Bill Starling profile photo

Jenkins

No score
No answers yet
No answers on this topic

Usability

Azure DevOps Server (formerly TMS)

Azure DevOps Server (formerly TMS) 8.5
Based on 3 answers
Azure DevOps Server or TFS is a complete suite in itself. From Developer's machine where the code is developed to the production environment where the code is meant to run it take care of complete flow within itself. It acts as a code repository you can check-in check-out codes using GIT interface. It also acts as a Build and Automation Test tool which can help you to judge sanctity of your code. It further acts as a release manager to deploy your application to the production environment. And all these steps can also be performed without any manual intervention with the option to have approval processes. Hence its a perfect blend of all set of tools and capabilities required to bring code to production.
No photo available

Jenkins

Jenkins 5.0
Based on 3 answers
While the day to day use is very easy, the configuration and setting up of the system or new projects can be cumbersome.
Dodd Weisenberger profile photo

Performance

Azure DevOps Server (formerly TMS)

No score
No answers yet
No answers on this topic

Jenkins

Jenkins 8.9
Based on 7 answers
Sometimes I feel like I am using software developed at the '90s. The Jenkins functioning is amazing. It fulfills its role, but when we are talking about the user interface, it is something painful sometimes, and unfortunately, I didn't see investment and/or improvement on this part over the past few years. Another thing I couldn't forget to mention is about the ecosystem around Jenkins, there are a bunch of plugins, but due to this flexibility, we caught ourselves struggling with broken plugins several times.
Erlon Sousa Pinheiro profile photo

Support

Azure DevOps Server (formerly TMS)

Azure DevOps Server (formerly TMS) 8.8
Based on 10 answers
I have not had to use the support for Azure DevOps Server. There have never been any issues where I was not able to figure it out or quickly resolve. Our Scrum Master has used support before though, and the service has always been prompt and clear with a customer-focus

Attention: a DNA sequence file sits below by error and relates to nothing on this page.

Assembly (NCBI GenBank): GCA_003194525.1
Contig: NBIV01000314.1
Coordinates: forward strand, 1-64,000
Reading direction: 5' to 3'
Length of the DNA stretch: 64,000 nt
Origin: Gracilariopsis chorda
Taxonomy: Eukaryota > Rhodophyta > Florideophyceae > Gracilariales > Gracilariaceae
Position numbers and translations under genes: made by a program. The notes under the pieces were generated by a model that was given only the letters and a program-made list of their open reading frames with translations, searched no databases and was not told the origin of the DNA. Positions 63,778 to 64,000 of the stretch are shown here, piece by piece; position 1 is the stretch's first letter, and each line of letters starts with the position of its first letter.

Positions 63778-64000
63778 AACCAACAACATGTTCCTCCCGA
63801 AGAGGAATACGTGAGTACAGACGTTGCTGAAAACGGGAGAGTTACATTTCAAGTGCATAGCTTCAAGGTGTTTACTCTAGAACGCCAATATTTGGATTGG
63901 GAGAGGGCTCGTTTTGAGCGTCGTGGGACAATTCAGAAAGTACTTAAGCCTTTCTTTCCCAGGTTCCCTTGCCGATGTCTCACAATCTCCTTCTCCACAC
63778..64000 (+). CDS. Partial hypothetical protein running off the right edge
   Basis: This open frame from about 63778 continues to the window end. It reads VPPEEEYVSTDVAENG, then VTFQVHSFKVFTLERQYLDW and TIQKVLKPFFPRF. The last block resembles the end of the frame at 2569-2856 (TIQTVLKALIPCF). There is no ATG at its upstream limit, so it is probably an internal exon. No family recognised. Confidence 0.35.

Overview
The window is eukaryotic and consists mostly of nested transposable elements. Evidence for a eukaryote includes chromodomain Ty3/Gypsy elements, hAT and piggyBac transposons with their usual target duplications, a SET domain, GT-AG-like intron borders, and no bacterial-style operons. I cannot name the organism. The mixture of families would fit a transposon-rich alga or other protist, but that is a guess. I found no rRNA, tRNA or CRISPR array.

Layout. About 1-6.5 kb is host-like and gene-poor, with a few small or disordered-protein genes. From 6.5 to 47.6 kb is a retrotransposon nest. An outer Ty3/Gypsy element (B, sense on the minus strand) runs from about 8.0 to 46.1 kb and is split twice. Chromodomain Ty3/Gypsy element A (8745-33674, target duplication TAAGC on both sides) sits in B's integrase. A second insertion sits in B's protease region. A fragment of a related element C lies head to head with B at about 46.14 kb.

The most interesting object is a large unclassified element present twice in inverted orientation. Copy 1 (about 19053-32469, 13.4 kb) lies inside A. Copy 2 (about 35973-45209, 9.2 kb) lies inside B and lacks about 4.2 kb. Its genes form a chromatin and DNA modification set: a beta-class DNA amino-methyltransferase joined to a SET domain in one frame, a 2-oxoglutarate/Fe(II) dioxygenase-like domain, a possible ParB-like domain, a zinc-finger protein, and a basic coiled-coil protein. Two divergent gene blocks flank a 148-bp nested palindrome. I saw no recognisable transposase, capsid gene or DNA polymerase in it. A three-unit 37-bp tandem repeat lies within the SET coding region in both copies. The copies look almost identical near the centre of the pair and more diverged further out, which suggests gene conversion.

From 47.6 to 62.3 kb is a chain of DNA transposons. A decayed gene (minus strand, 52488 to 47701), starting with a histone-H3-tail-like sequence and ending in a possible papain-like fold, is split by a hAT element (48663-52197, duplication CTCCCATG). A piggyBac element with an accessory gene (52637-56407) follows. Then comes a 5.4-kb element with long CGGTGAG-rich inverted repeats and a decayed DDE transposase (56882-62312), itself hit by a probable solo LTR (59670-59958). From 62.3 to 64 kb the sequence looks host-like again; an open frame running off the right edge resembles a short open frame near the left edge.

Kellie Crawford profile photo

Jenkins

Jenkins 6.3
Based on 6 answers
There is a large development community - but it is shifting as people move towards other tools. A lot of companies still use Jenkins and will build propriety tools, which doesn't help any of the open-source community.Jenkins has a lot of help and support online, but other, more modern, alternatives will have better support for newer tech.
Richard Rout profile photo

Implementation

Azure DevOps Server (formerly TMS)

Azure DevOps Server (formerly TMS) 8.0
Based on 1 answer
Do research beforehand and, if possible, do a trial run before implementing into production environment.
Bill Starling profile photo

Jenkins

No score
No answers yet
No answers on this topic

Alternatives Considered

Azure DevOps Server (formerly TMS)

No tool was all encompassing - always one tool for code management and a separate tool for Requirements and test cases. Testing tools such as HP did not have a code module so code and defects were in two separate tools. Code repositories such as source save do not have a defect module so code cannot be directly linked.
Roxanna Aramjoo profile photo

Jenkins

We previously utilized Hudson - which was limited and did not have the extensive plugin abilities of Jenkins. We selected Jenkins for it's ease of use, beautiful interface, and stability. Other software such as Hudson and Bamboo didn't provide these abilities.
No photo available

Return on Investment

Azure DevOps Server (formerly TMS)

  • Time to completion for projects has significantly gone down by 15% and that number changes as more people are trained and are comfortable with TFS.
  • Change Management and Approvals are easier to access.
  • More projects are implementing SCRUM methodologies for applications
Tiffany Seeman profile photo

Jenkins

  • Low investment: As the software is open source, there is no purchase required for on-premises installations, and there is a low barrier to entry for companies offering hosted solutions. This leads to competition on price, and therefore lower prices.
  • Saves time by automating manual tasks: There are often a lot of repetitive tasks that need to be done to prepare for a release, and Jenkins enables these tasks to be run easily and frequently (for example, running tasks on every pull request)
  • Near-immediate returns: Spend a day or two and easily automate most common tasks. Reports are visible so that managers and team leads can keep an eye on code quality.
Jonathan Yu profile photo

Pricing Details

Azure DevOps Server (formerly TMS)

General

Free Trial
Free/Freemium Version
Premium Consulting/Integration Services
Entry-level set up fee?
No

Jenkins

General

Free Trial
Free/Freemium Version
Premium Consulting/Integration Services
Entry-level set up fee?
No